There’s even an American in the mix: 2013 World Match Racing Tour winner Dan Morris of Newport, Rhode Island, doing bow for Team Pavement.
“I first started talking to SuperFoiler in October 2016 after hearing that they wanted a female on board,” Price says. “I had taken a bit of time off competitive sailing and the SuperFoiler seemed like the perfect opportunity to really challenge myself and my sailing. Once I saw the design of the boat, I knew I couldn’t miss out on the chance to sail them.”
“The boats are really quite unique and have many traits of other classes all rolled into one,” Ashby says. “It’s really its own thing, and that’s cool because you have to teach yourself new skills as well as be able to draw on past experiences from all the other foiling and displacement boats that you have soaked in the past.”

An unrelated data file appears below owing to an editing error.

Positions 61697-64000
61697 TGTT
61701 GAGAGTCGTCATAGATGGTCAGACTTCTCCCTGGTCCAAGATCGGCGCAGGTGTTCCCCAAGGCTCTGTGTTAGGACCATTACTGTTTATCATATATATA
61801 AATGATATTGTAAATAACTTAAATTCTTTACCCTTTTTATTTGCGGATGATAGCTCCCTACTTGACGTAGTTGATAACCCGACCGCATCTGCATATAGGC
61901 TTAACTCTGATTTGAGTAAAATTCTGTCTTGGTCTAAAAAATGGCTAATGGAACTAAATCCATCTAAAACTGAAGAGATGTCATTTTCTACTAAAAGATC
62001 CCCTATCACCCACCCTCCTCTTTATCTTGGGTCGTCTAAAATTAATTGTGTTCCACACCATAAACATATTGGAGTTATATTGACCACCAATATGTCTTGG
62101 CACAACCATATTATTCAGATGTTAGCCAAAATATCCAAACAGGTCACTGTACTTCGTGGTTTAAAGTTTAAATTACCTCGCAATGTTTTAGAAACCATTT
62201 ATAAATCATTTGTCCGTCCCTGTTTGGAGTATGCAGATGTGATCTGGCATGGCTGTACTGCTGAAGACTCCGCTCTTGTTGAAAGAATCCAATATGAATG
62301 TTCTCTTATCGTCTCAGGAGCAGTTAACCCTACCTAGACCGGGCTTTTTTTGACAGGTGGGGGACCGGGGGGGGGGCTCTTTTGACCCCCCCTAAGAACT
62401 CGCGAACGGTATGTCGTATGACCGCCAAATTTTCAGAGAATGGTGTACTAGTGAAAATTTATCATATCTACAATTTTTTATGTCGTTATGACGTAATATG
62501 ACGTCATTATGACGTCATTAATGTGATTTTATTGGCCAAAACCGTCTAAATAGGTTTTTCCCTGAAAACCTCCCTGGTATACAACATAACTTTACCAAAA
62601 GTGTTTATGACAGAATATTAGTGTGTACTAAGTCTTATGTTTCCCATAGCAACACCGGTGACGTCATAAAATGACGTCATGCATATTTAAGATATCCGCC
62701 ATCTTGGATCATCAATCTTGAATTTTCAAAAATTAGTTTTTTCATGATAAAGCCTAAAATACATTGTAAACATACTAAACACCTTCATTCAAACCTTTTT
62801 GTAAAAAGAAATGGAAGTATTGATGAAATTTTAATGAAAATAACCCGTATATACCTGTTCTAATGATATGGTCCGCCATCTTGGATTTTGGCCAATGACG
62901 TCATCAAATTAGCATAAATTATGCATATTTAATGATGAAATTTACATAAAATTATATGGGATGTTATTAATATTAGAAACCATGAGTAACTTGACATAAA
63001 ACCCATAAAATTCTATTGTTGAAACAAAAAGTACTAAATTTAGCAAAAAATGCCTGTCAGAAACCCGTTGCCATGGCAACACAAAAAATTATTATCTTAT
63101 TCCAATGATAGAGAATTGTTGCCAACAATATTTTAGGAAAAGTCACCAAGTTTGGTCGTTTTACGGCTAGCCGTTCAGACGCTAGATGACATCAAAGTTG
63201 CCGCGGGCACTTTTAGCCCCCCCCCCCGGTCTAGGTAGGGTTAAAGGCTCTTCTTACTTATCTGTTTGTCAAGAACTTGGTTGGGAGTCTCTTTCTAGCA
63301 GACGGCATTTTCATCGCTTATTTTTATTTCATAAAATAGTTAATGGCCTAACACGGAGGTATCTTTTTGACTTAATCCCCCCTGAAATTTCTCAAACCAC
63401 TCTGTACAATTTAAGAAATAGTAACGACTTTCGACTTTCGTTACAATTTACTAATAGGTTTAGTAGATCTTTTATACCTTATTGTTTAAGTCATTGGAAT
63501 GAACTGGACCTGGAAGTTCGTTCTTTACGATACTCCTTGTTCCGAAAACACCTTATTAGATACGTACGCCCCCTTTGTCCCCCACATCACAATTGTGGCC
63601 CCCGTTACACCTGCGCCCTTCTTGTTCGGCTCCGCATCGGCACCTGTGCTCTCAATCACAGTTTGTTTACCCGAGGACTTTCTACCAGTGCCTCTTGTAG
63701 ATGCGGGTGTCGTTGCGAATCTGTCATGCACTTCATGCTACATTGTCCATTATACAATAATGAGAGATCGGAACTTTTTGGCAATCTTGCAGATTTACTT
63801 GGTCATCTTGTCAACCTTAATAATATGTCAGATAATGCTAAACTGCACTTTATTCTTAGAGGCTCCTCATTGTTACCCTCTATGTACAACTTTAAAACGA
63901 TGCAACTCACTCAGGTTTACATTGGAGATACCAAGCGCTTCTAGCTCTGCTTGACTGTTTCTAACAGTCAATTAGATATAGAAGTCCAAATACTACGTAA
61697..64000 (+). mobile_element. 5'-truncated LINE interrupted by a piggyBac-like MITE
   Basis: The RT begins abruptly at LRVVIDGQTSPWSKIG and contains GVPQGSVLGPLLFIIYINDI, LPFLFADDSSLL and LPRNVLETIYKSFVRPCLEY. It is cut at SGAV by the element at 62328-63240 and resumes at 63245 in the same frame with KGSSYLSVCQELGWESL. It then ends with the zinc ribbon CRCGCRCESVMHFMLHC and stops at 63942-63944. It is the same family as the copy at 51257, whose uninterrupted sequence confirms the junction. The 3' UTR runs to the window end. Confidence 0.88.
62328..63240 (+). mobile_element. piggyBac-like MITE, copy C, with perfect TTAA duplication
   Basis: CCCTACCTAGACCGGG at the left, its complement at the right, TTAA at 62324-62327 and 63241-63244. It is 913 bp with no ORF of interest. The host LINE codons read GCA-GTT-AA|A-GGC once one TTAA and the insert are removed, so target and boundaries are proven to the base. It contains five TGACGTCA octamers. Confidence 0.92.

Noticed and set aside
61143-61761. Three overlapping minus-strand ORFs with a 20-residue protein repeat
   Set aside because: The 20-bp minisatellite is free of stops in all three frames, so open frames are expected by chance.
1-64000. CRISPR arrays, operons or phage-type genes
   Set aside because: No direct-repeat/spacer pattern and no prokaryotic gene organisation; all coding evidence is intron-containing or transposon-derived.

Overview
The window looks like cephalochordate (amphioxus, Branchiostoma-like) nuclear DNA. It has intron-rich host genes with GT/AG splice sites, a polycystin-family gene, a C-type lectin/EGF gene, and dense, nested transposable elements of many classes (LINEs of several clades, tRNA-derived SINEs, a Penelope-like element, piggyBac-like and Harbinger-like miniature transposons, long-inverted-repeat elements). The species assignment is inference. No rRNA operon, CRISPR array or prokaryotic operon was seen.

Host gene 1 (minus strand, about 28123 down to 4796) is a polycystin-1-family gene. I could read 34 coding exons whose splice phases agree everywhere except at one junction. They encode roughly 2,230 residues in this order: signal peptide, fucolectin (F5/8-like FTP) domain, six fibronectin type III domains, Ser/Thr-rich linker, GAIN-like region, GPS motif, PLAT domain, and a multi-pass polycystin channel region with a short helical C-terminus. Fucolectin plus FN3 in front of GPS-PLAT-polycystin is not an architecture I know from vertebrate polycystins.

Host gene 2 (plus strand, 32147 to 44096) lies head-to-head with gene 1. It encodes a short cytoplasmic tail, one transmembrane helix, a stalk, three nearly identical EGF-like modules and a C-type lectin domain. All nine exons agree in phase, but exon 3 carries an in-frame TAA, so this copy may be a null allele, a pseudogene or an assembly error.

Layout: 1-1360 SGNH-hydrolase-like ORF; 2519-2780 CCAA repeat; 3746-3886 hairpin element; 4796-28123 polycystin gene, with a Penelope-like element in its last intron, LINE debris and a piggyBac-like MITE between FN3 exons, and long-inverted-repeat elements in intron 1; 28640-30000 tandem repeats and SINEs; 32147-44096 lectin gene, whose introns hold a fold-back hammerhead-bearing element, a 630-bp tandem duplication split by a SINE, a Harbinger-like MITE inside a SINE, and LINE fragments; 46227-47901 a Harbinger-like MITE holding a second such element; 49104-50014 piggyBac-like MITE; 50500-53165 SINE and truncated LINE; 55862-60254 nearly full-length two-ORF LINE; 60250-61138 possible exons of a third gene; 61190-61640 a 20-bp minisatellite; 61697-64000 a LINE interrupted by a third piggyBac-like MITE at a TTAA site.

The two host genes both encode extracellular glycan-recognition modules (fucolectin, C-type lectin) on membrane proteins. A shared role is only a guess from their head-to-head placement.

Beyond that, the SuperFoiler concept also makes use of stadium-style venues designed to get fans as close to the action as possible, along with top-flight media coverage both on television and online.
As was the case with the America’s Cup in Bermuda, the courses are short, basically five- or seven-leg windward-leewards, designed to get the fleet around the track in around 20 minutes. With regard media coverage, it was the 18-Foot Skiff Grand Prix that in many ways wrote the book on how to present a sailing regatta on television. On-the-water commentators, helicopter-borne cameras and, of course, the now ubiquitous helmet cam were all technologies Macartney and company pioneered to help generate some of the most exciting sailing coverage the world has seen.
Suffice it to say the Macartneys are old hands at this kind of thing, and if it can be done, it will be done as they pull out all the stops to let race fans see and hear what it’s like managing the beast that is their new SuperFoiler.